Official silence in Israel over Sudan’s attack accusations
JERUSALEM — Israel maintained its official silence Thursday over Sudan’s accusation that the Israel military was behind an air attack that destroyed a weapons factory in Khartoum, the Sudanese capital, early Wednesday.
But senior Israeli officials spoke openly about what they described as Sudan’s destabilizing role in the region, accusing it of serving as a transit point in a weapons supply route from Iran via the Sinai Desert to Palestinian militant groups in Gaza and other places like Lebanon.
Israeli newspapers splashed reports from Sudan on their front pages Thursday, and analysts posited that if Sudan’s accusations were true, Israeli warplanes would have flown an impressive 1,180 miles each way to carry out their mission, a feat, they said, that should serve as a warning to Iran.
While Iranian leaders have derided Israel’s veiled threats to strike at Iran’s nuclear facilities, some newspapers here carried maps showing that the distance from Israel to the major Iranian nuclear sites is about 200 miles shorter than the direct flight path from Israel to Khartoum.
A top Defense Ministry official, Amos Gilad, called Sudan “a dangerous terrorist state,” telling Israel’s Army Radio that “the regime is supported by Iran and it serves as a route for the transfer, via Egyptian territory, of Iranian weapons to Hamas and Islamic Jihad terrorists,” referring to the dominant militant groups in Gaza.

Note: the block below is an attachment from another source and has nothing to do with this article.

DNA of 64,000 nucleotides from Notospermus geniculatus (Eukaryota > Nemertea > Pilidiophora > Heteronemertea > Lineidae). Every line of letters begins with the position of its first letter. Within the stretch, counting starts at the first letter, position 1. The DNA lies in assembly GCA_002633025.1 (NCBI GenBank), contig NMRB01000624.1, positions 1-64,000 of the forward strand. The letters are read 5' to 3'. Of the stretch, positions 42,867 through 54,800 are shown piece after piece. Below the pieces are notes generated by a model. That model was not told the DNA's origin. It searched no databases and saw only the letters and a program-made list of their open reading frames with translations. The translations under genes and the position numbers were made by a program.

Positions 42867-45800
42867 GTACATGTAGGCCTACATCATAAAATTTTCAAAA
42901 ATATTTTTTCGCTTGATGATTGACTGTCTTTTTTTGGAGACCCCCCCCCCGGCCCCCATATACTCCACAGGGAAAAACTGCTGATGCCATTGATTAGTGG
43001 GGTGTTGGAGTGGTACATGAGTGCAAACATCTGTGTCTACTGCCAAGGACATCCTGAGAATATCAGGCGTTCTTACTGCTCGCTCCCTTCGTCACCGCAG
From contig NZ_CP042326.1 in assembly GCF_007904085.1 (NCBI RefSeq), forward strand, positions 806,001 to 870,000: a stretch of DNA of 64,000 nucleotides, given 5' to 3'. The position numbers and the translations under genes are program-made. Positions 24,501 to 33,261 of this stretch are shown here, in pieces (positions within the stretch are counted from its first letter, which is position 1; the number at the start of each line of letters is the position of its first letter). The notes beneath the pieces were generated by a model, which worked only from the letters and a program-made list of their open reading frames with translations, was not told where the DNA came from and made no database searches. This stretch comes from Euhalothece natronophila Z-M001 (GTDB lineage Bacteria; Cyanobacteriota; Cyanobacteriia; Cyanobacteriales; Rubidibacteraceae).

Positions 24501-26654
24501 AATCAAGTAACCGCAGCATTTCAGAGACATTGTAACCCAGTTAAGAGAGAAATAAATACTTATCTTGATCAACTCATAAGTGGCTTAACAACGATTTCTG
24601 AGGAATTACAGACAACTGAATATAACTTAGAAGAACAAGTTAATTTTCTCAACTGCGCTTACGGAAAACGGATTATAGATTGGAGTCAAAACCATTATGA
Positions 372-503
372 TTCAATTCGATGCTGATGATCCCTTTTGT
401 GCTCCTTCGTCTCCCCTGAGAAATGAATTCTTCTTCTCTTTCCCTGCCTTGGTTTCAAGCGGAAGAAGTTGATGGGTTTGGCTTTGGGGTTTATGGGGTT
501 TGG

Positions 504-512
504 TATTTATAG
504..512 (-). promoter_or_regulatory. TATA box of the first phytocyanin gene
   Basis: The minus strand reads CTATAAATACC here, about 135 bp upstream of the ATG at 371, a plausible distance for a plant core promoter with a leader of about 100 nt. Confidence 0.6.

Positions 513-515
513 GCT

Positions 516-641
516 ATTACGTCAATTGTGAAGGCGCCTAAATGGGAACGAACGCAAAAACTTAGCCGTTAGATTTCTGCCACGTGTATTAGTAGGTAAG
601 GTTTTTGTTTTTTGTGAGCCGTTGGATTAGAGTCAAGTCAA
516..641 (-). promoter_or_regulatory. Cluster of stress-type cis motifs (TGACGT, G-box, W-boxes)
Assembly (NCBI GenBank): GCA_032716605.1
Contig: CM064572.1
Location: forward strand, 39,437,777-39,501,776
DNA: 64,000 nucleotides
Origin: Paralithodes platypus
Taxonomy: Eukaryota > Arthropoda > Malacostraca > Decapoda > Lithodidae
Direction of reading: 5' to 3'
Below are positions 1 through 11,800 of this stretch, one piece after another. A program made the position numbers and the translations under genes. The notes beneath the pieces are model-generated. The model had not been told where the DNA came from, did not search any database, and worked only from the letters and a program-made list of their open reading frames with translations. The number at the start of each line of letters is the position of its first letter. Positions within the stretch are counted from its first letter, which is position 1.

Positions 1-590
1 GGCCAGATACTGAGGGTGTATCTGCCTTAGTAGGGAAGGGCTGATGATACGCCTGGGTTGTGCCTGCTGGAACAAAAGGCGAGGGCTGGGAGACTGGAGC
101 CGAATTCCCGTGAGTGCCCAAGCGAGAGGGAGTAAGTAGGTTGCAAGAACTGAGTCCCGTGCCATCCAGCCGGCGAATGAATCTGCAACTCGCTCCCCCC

In Khartoum on Wednesday, Ahmed Belal Osman, the Sudanese minister of information, told reporters that four combat planes coming from the east had bombed the weapons factory in the Yarmouk industrial complex before dawn.
—Isabel Kershner, The New York Times
Berlusconi’s retreat upends political field
ROME — Former Prime Minister Silvio Berlusconi rose to power in 1994 in a moment of chaos after the collapse of Italy’s postwar political order. This week, as he prepares to exit a stage he once dominated, he is leaving new chaos in his wake.
On Wednesday, Berlusconi announced that he would not lead his party in Italy’s national elections next spring, ending months of wild, market-sensitive speculation about his intentions, but ushering in greater instability six months before the voting to replace the government of Prime Minister Mario Monti.
“I won’t run for prime minister,” Berlusconi, 76, said in a statement published on the website of his new People of Liberty party, or PDL, in which he called for his party’s first primaries. “But I will remain next to younger players who need to play and to score goals.”
Berlusconi said he would not leave politics, and he is widely expected to lead from behind the scenes. But analysts say his decision to step to the sidelines could easily precipitate the demise of a party that has long been a charismatic movement. His move radically reshuffles the political deck — and opens up a race for the center — after nearly two divisive decades in Italian politics.
“The main fault line of the Second Republic was pro-anti-Berlusconi,” said Duncan McDonnell, a political scientist at the European University Institute in Florence, referring to the Berlusconi years.
“His announcement brings the end of the PDL nearer. And once the PDL goes, then all bets are off,” he added.
For years, Berlusconi’s center-right coalitions managed to unite the quasi-separatist Northern League, the nationalist hard-right National Alliance and its offshoots, former Christian Democrats and other politicians who were driven more by loyalty to Berlusconi than by any particular ideology.
Without Berlusconi, the puzzle is coming undone. The party has also been dragged down by a series of corruption scandals at a regional level.
—Rachel Donadio, The New York Times